by Grant Maierhofer
I discovered Earl M. Rauch’s Dirty Pictures from the Prom on a miserable snowy day this January (2013). As is occasionally the case, I decided to spend said miserable snowy day inside as much as possible—it was a Friday, and after finishing up the day’s classes I wandered over to an antique store in Eau Claire, Wisconsin; a place not known exclusively for its cultural presence (Bon Iver lives here, I guess, some fantastic sauce is made here at Silver Springs, and before dying in a plane crash several days later Ritchie Valens, Buddy Holly, and J.P ‘The Big Bopper’ Richardson played here at a building that’s now defunct). This antique store is massive, and awhile ago I used to come here and collect old issues of Esquire with pieces by Hemingway, Fitzgerald, and the like, as well as old paperbacks I’d never heard of. This particular day I already held two Iris Murdoch hardcovers before looking at a shelf on my way out and seeing a spine that read in a florid cursive ‘Dirty Pictures from the Prom Earl M. Rauch Doubleday’ and already having a copy of Under the Net at home I still had yet to read, I dropped the Murdoch books immediately and picked up this strange text.
While in the store I looked up Earl M. Rauch and discovered the book for sale online for prices seldom lower than 100 USD; this made me want to buy it. He was also a largely unknown person who apparently wrote this—his magnum opus, though not his only contribution to mankind’s literary heritage (more on that momentarily)–when he was only nineteen years old; that, plus the heft of this obviously well-conceived novel, made me want to buy it even more. Then further reading in various biographical pieces about Rauch and his prodigious fascination with writers like Pynchon, made me decide that this was the only book I’d ever truly need and that I’d spend the weekend doing nothing but reading it from cover to cover. And so I did.
Some notes on the technique:
1. This book is largely comprised of a straightforward, picaresque narrative about a character named (Osgood) Barnaby Saltzer. Chapters begin and end and as a result you’ve moved on several moments/months/years in his life and been entertained along the way. However, Barnaby had a younger brother named Creynaldo–a prodigious genius, having died when he was only seven and already written many cherished works–and the book features a great deal of his poetry/drawings as well. Furthermore, at the end of many chapters–and before a few, later on–there are notes from conversations between this story’s author Barnaby Saltzer, and his editor; hence the occasional portions where large X’s are printed through entire pages that the editor deemed unworthy–a practice of ‘bracketing’ in the deconstructionist tradition that only serves to make you read harder.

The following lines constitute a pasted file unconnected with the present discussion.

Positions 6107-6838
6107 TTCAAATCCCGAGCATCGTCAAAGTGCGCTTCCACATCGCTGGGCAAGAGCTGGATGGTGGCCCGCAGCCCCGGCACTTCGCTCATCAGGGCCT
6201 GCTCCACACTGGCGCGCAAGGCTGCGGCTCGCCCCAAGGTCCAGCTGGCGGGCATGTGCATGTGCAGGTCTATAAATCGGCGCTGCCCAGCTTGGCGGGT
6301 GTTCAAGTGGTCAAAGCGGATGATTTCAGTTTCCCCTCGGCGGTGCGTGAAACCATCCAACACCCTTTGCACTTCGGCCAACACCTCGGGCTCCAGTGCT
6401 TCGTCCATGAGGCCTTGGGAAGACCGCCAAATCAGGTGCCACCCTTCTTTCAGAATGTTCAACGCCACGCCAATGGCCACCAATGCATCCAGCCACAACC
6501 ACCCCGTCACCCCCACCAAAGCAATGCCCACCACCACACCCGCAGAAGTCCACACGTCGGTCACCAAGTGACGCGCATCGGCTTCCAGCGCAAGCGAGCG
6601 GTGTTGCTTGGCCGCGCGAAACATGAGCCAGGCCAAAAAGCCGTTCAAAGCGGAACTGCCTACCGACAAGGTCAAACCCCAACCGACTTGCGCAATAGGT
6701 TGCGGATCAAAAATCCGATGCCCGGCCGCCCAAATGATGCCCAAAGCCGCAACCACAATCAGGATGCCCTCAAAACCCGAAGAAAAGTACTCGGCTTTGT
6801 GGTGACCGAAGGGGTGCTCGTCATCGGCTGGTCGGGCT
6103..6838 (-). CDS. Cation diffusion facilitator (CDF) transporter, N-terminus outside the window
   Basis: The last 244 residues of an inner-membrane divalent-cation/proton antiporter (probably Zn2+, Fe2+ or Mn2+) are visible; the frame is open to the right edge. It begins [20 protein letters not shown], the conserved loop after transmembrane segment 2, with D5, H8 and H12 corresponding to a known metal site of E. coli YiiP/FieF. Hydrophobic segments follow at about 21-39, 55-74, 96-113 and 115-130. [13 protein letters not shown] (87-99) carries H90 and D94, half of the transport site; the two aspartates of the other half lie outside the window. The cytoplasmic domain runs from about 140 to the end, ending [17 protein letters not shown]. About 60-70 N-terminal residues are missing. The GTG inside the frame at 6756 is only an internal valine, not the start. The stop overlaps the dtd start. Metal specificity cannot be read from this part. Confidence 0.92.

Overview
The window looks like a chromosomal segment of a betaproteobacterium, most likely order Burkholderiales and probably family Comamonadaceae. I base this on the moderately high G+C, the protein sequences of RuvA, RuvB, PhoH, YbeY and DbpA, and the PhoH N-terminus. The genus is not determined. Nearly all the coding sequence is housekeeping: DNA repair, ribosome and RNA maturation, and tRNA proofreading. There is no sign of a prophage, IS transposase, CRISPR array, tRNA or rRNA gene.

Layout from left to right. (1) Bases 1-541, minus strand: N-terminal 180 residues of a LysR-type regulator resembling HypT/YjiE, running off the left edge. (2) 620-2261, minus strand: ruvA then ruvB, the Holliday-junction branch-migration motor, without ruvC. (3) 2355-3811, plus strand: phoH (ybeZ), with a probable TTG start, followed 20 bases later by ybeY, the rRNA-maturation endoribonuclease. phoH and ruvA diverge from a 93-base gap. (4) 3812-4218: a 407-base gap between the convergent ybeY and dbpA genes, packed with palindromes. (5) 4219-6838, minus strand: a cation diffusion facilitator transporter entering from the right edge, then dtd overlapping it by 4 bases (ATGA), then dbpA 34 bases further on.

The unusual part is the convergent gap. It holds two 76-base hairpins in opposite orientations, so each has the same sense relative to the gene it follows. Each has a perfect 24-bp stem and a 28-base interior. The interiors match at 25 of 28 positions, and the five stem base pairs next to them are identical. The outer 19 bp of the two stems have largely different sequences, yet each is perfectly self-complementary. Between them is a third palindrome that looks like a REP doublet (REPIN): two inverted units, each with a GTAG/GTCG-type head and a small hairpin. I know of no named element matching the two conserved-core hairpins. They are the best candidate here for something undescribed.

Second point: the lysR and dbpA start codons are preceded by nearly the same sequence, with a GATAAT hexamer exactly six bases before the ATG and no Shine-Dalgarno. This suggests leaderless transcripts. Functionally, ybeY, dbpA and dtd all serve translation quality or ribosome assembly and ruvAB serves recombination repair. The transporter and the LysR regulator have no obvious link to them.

2. Though obviously influenced by the Pynchon novels available at the time (1969) in his extremely funny descriptions of a dangerous and fast-paced America, I daresay Rauch achieved something entirely novel with this work. This is apparent on the cover, ‘An Obvious Fiction,’ calls to mind the typing of Exley’s A Fan’s Notes as ‘A Fictional Memoir’. Rauch seemed to know at an extremely young age that he’d achieved something unprecedented in this regard. Of course variations on this theme of the broken and commented-upon narrative existed, but not quite like this and very seldom in a package as successful as Dirty Pictures.
Now for an attempt to describe its content and my reaction:
1. I need to tell you that at every turn of the page this book gave me exactly what I needed it to give me. This is merely a selfish digression before encapsulating the story but this has happened so few times in my life (Celine comes to mind, Robert Stone’s Children of Light, and Exley) that I cannot begin without explaining it.
2. Barnaby Saltzer’s younger brother Creynaldo dies when he’s seven years old having already written several masterpieces and painted paintings that come to sell for thousands of dollars. At one point before the book really gets underway, when he’s only five years old Creynaldo is accidentally left in the garage with a large amount of uncovered paints:
“By the time they remembered that Creynaldo had been playing out there all day, it was too late. Creynaldo had already painted a mural of the Crucifixion on the garage floor. It was truly a gorgeous piece of work. The colors were lovely, and the attention to detail was amazing. Jesus looked very realistic.
At first, Mr. and Mrs. Saltzer were angry, but no one could look at the mural for any length of time and remain angry because that’s just how beautiful it was. Mr. Saltzer knew an art professor at the community college, and he called him out to the house one night to have a look at the painting. The man’s name Barnaby never learned, but he did recall that when the prof saw the garage floor and was introduce to Creynaldo, he declared that the idea of Creynaldo’s being the creator of such a masterpiece was preposterous. Eventually the entire floor had to be replaced, as people kept sneaking in and chipping away at the Messiah.” Pages 8-9
3. Though it only occupies the first fifty or so pages of the novel, Barnaby’s relationship with his brother and his eventual death is one of the prime motivator’s for the story itself. Barnaby goes on to eventually develop an interest in the arts himself and the ever-looming presence of his genius brother often foils his efforts as he assumes he’ll never transcend his work. (Note: Dirty Pictures from the Prom is seen as a book written by Barnaby Saltzer, and hence is referred to throughout at Saltzer’s big break, so to speak)
4. I said before that this was a picaresque, and although I often hope to avoid terminology like that in reviewing anything it fits here better than most places. Barnaby’s life is described through his teen years and into college, from which he eventually escapes into Mexico where he’s detained and antagonized by a bizarre gang of Neo-Nazi marauders until managing to get away and into the states again. Along the way he’s raped and assaulted by a little person, goes on a date with an African American gal at a barren diner in the middle of nowhere before the only three other patrons rape the girl and leave Saltzer there beaten to discover her body later.
5. A perfect balance of the terribly bleak landscape of America at this point in history balanced against the relentless self-seeking escapades of Saltzer in an attempt to evade the legacy of Creynaldo and find a life that might finally be his and his alone.
6. Themes throughout relating to extremely Freudian issues (latent homosexuality explored in the bizarre little person episode, maternal preoccupations galore, etc.) and sibling rivalry that do give the book a center although its brilliance in creativity and style made my first reading quick and slack-jawed and hence conjuring up memories of the text is more difficult than it should be.